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Friday, 24 August 1923


The TEMPORARY CHAIRMAN - It was because I recognised that the honorable member for Cook is a new member, and, therefore, did not desire to name him, that I called on him to resume his seat.


Mr Charlton - I think the honorable member should be given another chance to withdraw.

Tho TEMPORARY CHAIRMAN . - The- honorable member for Cook will please stand. If it is his desire to withdraw the term to which I took exception, I will grant him permission to continue his remarks.


Mr C RILEY (COOK, NEW SOUTH WALES) - You, sir, asked me to resume my seat, - and I obeyed the command of the Chair. I-

The TEMPORARY CHAIRMAN.The honorable member will not be in order in carrying on the discussion on those lines.


Mr C RILEY (COOK, NEW SOUTH WALES) - Will you be good enough to inform me whether any honorable member on the opposite side objected to my using the word " hypocrites."


Mr FOSTER (WAKEFIELD, SOUTH AUSTRALIA) - Yes, we all did.


The TEMPORARY CHAIRMAN - It is not necessary that any honorable member should direct the attention of the Chairman to the use of an unparliamentary term. It is within the right of the Chairman to decide for himself whether a term used is unparliamentary.


Mr C RILEY (COOK, NEW SOUTH WALES) - I did not think it was unparliamentary. I was not prepared to withdraw, in view of the action of honorable members on the other side; but, as the House is to deal with other measures . before it rises, to which I in- . tend to offer my strongest opposition, I withdraw the term.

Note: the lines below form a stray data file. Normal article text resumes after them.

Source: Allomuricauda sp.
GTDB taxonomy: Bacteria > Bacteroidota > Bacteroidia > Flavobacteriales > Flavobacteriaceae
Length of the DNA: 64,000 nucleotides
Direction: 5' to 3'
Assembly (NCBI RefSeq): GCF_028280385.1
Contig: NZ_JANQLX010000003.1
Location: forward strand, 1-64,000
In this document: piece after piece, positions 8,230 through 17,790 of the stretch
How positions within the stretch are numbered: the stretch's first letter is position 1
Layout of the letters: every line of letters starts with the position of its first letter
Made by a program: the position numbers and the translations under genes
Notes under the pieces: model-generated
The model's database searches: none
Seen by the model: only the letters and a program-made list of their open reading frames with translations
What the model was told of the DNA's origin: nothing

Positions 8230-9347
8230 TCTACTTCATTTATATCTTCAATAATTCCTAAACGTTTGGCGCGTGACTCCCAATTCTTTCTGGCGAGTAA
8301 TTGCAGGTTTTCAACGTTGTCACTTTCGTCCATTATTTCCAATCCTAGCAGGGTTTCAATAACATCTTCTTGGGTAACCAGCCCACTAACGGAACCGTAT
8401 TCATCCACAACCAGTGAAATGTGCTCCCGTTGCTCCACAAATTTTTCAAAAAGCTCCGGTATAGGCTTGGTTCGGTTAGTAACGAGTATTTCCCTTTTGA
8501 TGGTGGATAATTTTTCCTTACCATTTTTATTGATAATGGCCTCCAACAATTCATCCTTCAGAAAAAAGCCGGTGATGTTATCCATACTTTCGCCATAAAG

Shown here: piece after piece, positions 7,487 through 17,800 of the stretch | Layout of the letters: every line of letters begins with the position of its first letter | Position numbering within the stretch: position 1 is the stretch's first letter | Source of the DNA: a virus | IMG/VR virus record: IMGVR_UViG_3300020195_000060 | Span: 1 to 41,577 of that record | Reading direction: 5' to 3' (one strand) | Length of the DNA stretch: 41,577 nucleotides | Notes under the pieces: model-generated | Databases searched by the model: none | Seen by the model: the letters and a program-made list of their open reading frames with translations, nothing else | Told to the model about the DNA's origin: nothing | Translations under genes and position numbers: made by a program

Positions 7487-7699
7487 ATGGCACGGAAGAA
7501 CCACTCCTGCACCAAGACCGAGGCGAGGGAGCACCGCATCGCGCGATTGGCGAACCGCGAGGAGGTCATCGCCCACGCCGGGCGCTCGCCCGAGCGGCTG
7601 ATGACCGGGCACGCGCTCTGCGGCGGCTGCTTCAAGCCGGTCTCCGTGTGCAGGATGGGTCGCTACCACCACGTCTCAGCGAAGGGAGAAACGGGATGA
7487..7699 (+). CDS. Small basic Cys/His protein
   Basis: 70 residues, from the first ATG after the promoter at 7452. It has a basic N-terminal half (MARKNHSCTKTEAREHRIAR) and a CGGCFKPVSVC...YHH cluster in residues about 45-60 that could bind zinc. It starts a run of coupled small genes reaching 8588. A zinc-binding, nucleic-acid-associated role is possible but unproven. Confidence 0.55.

The TEMPORARY CHAIRMAN.The honorable member is not in order in withdrawing in that way. He must withdraw the term used unreservedly, and without comment.


Mr C RILEY (COOK, NEW SOUTH WALES) - I withdraw it. I am sorry that I had cause to make the remark. When it suits their purpose 'the Government do not hesitate to raise huge sums of money, yet they refuse to expend an extra £750,000 to provide a little comfort for the closing days of Australia's pioneers. If this country were threatened with war there would be no difficulty in raising funds for defence. The first consideration would be the national safely. I remind honorable members opposite that many of the poor old souls dependent upon the pension are the parents of sons who died on the field of battle. It is too much to expect sympathy at the hands of men who consider pounds, shillings, and pence of more importance than the contentment of the aged and infirm. Instead of dating the increase from the 1st July the Government are commencing the payment from 13th September. In strong contrast was their proposal to benefit the wealthy leaseholders by the remission of their taxation from 1917. Remission of taxation could be made retrospective; but the increase in the oldage pensions cannot! They are anxious to protect the interests of the wealthy land-holders, but they deliberately shirk their duty to the old-age pensioners. 1 hope the increase will be 5s. per week, and that the future Administration will extend more sympathy to these people than has been given in the past.







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